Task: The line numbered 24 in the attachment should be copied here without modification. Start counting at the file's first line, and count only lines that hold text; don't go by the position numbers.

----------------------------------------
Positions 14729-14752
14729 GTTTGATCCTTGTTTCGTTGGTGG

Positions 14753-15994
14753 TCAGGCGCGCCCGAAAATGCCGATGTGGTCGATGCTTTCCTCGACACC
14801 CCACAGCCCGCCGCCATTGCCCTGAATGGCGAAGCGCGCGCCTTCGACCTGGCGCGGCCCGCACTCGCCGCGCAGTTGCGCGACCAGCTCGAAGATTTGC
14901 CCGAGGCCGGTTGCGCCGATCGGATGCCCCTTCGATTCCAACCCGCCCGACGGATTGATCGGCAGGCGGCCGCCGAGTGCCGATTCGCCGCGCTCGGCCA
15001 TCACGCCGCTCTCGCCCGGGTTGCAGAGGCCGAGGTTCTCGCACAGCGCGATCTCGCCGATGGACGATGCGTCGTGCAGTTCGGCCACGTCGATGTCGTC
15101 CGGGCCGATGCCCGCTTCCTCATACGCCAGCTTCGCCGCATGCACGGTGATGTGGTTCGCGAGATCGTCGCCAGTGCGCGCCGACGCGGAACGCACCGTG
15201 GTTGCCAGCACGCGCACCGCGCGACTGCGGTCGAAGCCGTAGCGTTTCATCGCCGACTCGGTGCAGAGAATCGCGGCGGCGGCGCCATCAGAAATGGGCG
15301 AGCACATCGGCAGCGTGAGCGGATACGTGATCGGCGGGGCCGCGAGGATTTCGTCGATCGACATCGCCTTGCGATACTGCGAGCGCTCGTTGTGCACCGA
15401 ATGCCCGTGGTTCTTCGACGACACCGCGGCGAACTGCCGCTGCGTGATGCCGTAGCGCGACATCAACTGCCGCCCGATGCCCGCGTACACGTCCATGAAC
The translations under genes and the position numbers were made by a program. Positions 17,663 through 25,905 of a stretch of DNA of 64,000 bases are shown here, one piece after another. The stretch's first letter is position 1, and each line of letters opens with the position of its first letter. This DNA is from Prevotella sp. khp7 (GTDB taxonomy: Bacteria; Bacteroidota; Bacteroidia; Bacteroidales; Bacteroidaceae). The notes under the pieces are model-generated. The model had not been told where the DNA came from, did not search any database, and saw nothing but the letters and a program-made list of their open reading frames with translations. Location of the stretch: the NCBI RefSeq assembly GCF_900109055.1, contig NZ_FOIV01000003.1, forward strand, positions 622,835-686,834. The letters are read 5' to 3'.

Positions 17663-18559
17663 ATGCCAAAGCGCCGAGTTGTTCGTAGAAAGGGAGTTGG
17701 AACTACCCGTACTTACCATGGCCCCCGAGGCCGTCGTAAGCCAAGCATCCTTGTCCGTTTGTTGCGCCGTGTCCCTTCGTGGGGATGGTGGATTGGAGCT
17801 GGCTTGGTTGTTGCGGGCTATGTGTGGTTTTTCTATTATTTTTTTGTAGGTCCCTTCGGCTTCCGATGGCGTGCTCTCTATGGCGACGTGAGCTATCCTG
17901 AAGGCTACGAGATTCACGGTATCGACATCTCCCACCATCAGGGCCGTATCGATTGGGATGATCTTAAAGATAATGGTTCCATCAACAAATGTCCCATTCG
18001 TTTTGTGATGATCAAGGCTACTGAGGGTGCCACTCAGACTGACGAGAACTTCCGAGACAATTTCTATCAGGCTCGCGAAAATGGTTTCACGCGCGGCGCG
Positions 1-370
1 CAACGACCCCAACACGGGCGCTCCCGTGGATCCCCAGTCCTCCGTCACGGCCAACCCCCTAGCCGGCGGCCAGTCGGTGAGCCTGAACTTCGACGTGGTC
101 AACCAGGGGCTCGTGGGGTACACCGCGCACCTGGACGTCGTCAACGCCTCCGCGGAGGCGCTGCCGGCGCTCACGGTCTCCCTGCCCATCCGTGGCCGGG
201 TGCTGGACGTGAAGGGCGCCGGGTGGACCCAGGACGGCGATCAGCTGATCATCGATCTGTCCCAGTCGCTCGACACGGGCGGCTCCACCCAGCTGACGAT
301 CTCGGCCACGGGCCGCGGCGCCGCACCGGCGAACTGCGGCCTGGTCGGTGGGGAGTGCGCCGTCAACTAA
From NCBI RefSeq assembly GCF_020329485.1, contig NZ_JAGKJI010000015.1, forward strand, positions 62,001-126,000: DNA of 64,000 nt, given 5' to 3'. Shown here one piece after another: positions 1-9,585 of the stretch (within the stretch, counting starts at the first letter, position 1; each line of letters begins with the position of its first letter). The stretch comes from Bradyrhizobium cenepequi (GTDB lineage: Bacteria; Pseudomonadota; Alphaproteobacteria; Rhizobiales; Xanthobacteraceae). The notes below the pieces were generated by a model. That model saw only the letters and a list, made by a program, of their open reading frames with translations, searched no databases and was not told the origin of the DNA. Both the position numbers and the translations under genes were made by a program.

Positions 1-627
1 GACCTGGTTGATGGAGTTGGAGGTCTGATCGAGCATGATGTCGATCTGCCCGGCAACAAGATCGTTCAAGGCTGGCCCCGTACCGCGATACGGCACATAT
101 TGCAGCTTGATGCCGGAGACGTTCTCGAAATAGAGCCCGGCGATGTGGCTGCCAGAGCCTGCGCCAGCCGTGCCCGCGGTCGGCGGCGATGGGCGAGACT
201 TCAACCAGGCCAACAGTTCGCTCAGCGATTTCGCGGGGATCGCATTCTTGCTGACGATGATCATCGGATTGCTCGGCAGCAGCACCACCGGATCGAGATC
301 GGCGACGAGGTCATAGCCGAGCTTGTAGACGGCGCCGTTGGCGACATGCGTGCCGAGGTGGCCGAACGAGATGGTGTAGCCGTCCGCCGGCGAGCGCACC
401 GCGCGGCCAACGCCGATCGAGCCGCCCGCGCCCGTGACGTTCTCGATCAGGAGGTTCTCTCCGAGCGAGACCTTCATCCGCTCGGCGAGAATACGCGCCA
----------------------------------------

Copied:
From NCBI RefSeq assembly GCF_020329485.1, contig NZ_JAGKJI010000015.1, forward strand, positions 62,001-126,000: DNA of 64,000 nt, given 5' to 3'. Shown here one piece after another: positions 1-9,585 of the stretch (within the stretch, counting starts at the first letter, position 1; each line of letters begins with the position of its first letter). The stretch comes from Bradyrhizobium cenepequi (GTDB lineage: Bacteria; Pseudomonadota; Alphaproteobacteria; Rhizobiales; Xanthobacteraceae). The notes below the pieces were generated by a model. That model saw only the letters and a list, made by a program, of their open reading frames with translations, searched no databases and was not told the origin of the DNA. Both the position numbers and the translations under genes were made by a program.